Two debt restructurings last year still left Houghton Mifflin Harcourt parent company Education and Media Publishing Group (EMPG) straining to sustain their debt obligations and covenants, and reports from Ireland indicate yet another restructuring is in the works that would wipe out equity-holders entirely and turn the company over to its secured lenders.
Investors losing out would include the financial genius behind the $9 billion worth of acquisitions, Barry O’Callaghan, whose interest was reduced to about 20 percent of the company last August. (He also made himself ceo of HMH last year when Tony Lucki wisely retired.) But it also wipes out other Irish investors, who in turn had loans from the Anglo Irish Bank–which is now owned by Irish taxpayers as part of last year’s banking crisis. As of the last restructuring in August 2009, EMPG was reported to have given itself an equity value of $2.66 billion.
Irish elected official George Lee said in a statement: “It has been reported to me that the education materials company Houghton Mifflin Harcourt has failed, and that a number of Irish equity investors have lost significant sums of money as a result. Many of these investors were funded through large loans from Anglo Irish Bank, which is now wholly owned by Irish taxpayers. As a company, Houghton Mifflin Harcourt was a highly leveraged operation and had very significant banking commitments. I understand that the remaining US business is to be transferred to its bond holders. However, it appears that its Irish equity investors will lose all of their investment as a result of this failure. This will have repercussions for Anglo Irish Bank, and possibly other Irish banks, and therefore the Irish taxpayer.”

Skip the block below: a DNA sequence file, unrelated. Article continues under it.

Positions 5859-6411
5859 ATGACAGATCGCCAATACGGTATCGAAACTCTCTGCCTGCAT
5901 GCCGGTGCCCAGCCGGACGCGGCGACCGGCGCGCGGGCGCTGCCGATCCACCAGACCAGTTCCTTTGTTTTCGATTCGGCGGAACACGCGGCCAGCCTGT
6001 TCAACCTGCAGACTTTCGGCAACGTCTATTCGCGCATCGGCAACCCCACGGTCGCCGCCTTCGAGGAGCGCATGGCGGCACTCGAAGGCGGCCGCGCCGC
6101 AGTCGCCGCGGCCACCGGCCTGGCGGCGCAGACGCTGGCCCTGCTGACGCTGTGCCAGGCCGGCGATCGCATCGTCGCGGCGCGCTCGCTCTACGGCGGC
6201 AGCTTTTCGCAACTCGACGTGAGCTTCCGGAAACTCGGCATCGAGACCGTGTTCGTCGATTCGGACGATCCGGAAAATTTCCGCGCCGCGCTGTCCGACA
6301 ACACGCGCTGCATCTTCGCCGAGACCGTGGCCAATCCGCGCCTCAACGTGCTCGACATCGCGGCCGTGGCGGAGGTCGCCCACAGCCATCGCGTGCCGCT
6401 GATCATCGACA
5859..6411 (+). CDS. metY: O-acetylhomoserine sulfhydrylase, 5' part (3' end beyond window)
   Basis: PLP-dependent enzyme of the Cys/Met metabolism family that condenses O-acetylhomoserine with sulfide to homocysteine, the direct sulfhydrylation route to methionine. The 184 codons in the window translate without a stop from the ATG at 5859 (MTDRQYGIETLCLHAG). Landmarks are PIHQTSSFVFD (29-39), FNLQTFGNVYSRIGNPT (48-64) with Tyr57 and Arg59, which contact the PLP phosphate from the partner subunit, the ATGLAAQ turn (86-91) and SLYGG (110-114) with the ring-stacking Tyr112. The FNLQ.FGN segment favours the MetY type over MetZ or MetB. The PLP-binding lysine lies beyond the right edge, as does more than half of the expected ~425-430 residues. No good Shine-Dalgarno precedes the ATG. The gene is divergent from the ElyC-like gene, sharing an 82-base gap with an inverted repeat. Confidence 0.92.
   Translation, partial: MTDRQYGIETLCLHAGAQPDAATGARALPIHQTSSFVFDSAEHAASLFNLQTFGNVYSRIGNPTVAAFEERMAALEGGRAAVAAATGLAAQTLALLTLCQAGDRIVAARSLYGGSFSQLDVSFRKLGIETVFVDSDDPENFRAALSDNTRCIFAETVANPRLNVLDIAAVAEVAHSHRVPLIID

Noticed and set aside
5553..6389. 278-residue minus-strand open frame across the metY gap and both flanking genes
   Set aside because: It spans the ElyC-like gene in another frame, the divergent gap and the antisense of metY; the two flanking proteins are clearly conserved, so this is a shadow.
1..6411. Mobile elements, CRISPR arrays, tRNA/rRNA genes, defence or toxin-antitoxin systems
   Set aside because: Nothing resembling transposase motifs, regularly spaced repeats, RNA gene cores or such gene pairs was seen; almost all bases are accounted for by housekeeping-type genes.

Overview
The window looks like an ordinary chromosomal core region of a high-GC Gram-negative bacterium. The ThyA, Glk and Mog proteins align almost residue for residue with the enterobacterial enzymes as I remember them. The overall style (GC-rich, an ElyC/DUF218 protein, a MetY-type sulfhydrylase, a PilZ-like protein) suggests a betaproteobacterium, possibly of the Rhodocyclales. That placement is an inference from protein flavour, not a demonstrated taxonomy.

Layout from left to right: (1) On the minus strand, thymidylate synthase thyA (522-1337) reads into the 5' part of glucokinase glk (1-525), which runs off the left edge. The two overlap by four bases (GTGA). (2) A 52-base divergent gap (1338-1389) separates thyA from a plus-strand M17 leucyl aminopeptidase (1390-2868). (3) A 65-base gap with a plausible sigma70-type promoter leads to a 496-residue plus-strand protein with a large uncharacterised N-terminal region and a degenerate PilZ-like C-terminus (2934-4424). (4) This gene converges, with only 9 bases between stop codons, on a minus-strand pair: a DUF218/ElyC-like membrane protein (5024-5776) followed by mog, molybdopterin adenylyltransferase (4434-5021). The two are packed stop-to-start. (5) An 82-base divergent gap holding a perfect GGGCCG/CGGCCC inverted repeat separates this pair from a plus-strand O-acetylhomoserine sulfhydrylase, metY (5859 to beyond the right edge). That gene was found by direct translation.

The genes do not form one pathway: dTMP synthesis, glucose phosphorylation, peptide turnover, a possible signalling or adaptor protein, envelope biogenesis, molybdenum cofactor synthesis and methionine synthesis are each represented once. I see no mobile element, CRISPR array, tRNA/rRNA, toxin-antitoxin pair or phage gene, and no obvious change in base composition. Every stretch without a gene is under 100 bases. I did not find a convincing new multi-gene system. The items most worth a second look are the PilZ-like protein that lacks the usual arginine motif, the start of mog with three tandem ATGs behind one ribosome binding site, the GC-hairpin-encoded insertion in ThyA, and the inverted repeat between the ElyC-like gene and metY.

Of course this final, inevitable restructuring could in a perverse way be the best thing for the company, which appears stable as an ongoing operation absent the unrealistic level of debt taken on to build the conglomerate in the first place. A brief quote from an EMPG statement says “these developments have no adverse effect on our day-to-day operations, on our employees, or on the nature and quality of the service we provide to our customers and business partners.”